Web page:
Translucent Pardo Art Clay

Package of translucent Pardo Professional Art Clay
Have you heard the news? Translucent Pardo Art Clay is the clearest translucent polymer clay on the market. Unlike other translucent polymer clay brands, Pardo trans doesn’t impart and yellowish color as it bakes. It’s also remarkably clear. It is a very soft clay that is somewhat difficult to sculpt because it tends to sag. It’s not mushy, so it’s good for caning, but the clay sort of “flows” a bit and that makes it hard for it to hold a shape in three dimensions.

How translucent Pardo Art Clay cures

Once cured, translucent Pardo Art Clay does feel like plastic, perhaps even more than other polymer clay brands. I found that thin sheets of it did remind me a bit of working with cut pieces of milk carton. Sanding the rough edges off my cured Pardo sheets was a bit futile. It doesn’t sand off cleanly, much in the same way sanding a milk carton would be. It has a very different feel than Premo or Sculpey III. It’s not a bad feel at all though. It’s not rubbery in the way that Kato Polyclay is.

Making Pardo translucent even more clear

But Pardo has a secret. As discussed in Lynda Mosley’s blog, you can bake translucent Pardo Professional Art Clay at higher temperatures than the manufacturer recommends.

Faux Jade beads made from Pardo Translucent Art Clay by SCDiva
Faux Jade Asian Kanji Tower Beads by Diva Designs, Inc  (Lynda Moseley)

And when you do, it seems to intensify the color and make the clay even clearer. I’ve previously shown how Pardo trans can mimic cobalt blue glass, in fact!

Cobalt blue bracelet made with Pardo Translucent Art Clay.
Cobalt blue bracelet made from Pardo Translucent Art Clay by Ginger Davis Allman of The Blue Bottle Tree (that’s me!)

I have found that 315°F in my oven gives the results I want and the clay does not burn. It does, however, smoke just a bit so I always bake the clay covered in a foil pan and open the pan outside. Pardo clay contains beeswax and I believe that baking at the higher temperatures liquefies the beeswax, driving it out of the clay. So when I bake at this temperature, there is always a waxy residue on the surface that I must rub off. I should add a disclaimer here, though. If your oven (or mine) isn’t accurate, then your results will be quite different. This is so close to the burning point of this clay that you really need to experiment in your own oven before you commit to making a project. And remember that burning polymer clay does release irritating fumes, so please use caution and your own judgement. It’s a good idea to get an oven thermometer so that you know exactly what temperature your oven is running at. I have seen these for sale at many grocery stores (in the cooking implements section) and definitely in WalMart.

Getting Pardo Professional Art Clay

Pardo Translucent polymer clay used to be fairly difficult to find, but that has all changed now and there are many distributors in both the US and around the world. Refer to my more recent post “Where to Buy Pardo Translucent Art Clay.”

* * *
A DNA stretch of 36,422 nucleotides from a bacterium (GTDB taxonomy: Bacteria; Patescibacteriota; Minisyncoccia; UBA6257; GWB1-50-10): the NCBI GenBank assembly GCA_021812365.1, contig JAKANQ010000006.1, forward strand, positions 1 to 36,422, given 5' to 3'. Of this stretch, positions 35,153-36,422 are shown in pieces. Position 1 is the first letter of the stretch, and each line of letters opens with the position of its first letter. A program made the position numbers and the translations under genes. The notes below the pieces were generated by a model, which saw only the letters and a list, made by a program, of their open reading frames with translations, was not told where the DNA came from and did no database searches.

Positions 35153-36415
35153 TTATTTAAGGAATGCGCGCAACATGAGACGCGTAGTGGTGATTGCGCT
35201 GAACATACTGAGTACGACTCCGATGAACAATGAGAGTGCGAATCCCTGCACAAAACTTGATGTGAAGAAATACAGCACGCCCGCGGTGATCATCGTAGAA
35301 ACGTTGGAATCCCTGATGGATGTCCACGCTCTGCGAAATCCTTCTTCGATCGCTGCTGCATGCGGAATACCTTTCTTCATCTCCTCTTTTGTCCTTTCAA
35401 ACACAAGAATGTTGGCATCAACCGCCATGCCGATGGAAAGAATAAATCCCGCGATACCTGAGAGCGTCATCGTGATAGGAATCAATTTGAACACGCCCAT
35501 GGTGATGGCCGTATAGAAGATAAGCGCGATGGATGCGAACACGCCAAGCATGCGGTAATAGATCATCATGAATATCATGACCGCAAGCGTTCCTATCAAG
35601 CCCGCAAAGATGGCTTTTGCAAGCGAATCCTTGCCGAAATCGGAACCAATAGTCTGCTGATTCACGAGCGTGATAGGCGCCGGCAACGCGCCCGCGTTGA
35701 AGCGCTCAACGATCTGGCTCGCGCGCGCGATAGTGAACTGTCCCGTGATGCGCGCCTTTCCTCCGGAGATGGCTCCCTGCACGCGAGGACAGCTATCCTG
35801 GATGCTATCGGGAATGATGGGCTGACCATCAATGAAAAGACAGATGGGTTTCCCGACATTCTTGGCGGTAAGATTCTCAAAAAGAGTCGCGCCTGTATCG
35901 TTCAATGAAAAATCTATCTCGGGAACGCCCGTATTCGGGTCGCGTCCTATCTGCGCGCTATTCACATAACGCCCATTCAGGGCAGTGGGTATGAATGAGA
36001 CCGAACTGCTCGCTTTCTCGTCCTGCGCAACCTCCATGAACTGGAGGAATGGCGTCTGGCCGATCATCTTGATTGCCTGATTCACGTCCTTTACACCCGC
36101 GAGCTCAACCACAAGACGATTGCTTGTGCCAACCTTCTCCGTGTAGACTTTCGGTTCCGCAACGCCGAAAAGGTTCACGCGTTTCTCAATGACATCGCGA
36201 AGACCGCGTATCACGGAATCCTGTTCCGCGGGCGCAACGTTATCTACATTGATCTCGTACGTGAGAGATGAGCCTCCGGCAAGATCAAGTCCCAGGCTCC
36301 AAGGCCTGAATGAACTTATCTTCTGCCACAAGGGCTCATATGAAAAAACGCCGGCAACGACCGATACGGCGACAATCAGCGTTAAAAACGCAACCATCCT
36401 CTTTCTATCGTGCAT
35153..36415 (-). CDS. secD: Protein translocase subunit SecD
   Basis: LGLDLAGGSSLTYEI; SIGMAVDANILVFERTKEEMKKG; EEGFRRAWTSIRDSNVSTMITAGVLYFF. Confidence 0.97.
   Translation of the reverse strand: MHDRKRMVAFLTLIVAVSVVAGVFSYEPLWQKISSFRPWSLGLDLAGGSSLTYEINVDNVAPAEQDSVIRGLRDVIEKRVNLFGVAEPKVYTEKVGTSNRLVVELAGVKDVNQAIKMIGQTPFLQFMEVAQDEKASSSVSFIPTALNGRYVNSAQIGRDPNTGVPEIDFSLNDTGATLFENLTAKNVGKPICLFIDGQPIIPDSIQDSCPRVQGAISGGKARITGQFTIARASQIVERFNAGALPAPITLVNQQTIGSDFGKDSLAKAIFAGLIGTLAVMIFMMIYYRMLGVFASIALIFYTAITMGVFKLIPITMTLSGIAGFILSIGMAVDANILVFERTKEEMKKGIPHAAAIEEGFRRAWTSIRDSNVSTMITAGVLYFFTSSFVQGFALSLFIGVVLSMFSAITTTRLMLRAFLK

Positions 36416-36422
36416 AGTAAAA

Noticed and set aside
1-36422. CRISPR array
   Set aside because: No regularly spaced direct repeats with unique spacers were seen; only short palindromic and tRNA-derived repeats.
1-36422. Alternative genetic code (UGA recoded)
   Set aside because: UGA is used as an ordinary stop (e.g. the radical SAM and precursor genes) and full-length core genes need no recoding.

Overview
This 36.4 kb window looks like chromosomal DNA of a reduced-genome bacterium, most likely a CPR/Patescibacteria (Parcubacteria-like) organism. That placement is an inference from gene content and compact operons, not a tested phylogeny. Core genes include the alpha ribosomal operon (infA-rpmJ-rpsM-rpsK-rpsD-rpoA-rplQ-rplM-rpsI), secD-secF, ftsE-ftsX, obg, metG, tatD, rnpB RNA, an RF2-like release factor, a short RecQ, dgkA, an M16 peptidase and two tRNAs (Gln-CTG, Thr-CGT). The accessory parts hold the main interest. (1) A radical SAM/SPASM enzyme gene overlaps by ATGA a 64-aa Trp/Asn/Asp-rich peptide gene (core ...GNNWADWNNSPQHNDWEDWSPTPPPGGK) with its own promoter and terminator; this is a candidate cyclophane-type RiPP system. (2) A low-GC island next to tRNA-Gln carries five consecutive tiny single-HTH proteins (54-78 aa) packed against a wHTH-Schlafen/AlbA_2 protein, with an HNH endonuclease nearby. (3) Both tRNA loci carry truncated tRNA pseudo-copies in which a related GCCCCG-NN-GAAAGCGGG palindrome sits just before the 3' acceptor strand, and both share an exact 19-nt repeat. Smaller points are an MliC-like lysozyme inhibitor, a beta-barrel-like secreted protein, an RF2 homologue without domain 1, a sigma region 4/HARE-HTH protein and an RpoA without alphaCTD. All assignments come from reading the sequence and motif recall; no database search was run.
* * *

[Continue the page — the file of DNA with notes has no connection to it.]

Shelf Life of Pardo Art Clay

Another thing I’ve noticed is that this stuff does not seem to have an overly long shelf life. I have one package that I purchased from Hobby Lobby in May 2012, before they discontinued the line. I used it in August and it was fine, but the other day I tried to make something with it and it’s turned crumbly and hard. Just that fast. Others have said that once it goes crumbly, unlike other polymer clays, it is very hard or even impossible to condition and make it soft again. At the very least I’d be sure I was ordering from a fresh supply. Lynda Moseley has said that an order from an Amazon seller was hard and unusable, so be forewarned.

Translucent Results with Pardo

But look how clear it is! And it’s also quite strong, allowing delicate shapes to be created from thin sheets of clay. Agnès, aka Primatoide on Flickr, has created the most wonderful little jellyfish out of Pardo Art Clay. Those little tentacles would not be possible with a more brittle clay.

Three Little Jellyfish by Primatoide
Three Little Jellyfish by Primatoide

And look at these lovely butterfly beads made by Claire Maunsell. Those projections would break off with a more brittle polymer clay.

Pink Veiled Butterfly Bead by Claire Maunsell
Pink Veiled Butterfly Bead by Claire Maunsell

With Gilladian’s Leaf necklace, you can see just how clear that Pardo Translucent clay is. Amazing!

Leaf Necklace by Gilladian
Leaf Necklace by Gilladian

And I just found this heavenly Fairy Breath Pendant by Pat’s Paraphernalia. Can you believe how delicate this is!

Fairy Breath Pendant by Pat's Paraphernalia

If you’re interested in more inspirational pictures of Pardo Professional Art Clay (both translucent and colored), then check out the Flickr Group.

My Flake Necklace made from Pardo Trans

I’ve participated in Art Every Day Month for November and my Day 25 entry is my Flake Necklace created from this wonderfully translucent polymer clay. Although it looks quite delicate I can assure you it’s not! Now I just need to get my mind around this clay’s unique properties and figure out more ways to use it.

Necklace with translucent leaves created with Pardo Professional Art Clay.
Both strong and translucent, Translucent Pardo Art Clay has changed the limits of what’s possible with polymer clay. Necklace by Ginger of The Blue Bottle Tree.
Close up view of necklace made from Translucent Pardo Professional Art Clay, showing how clear the thin leaves are.
Close up view of necklace, showing how you can see right through the sheets of cured clay.

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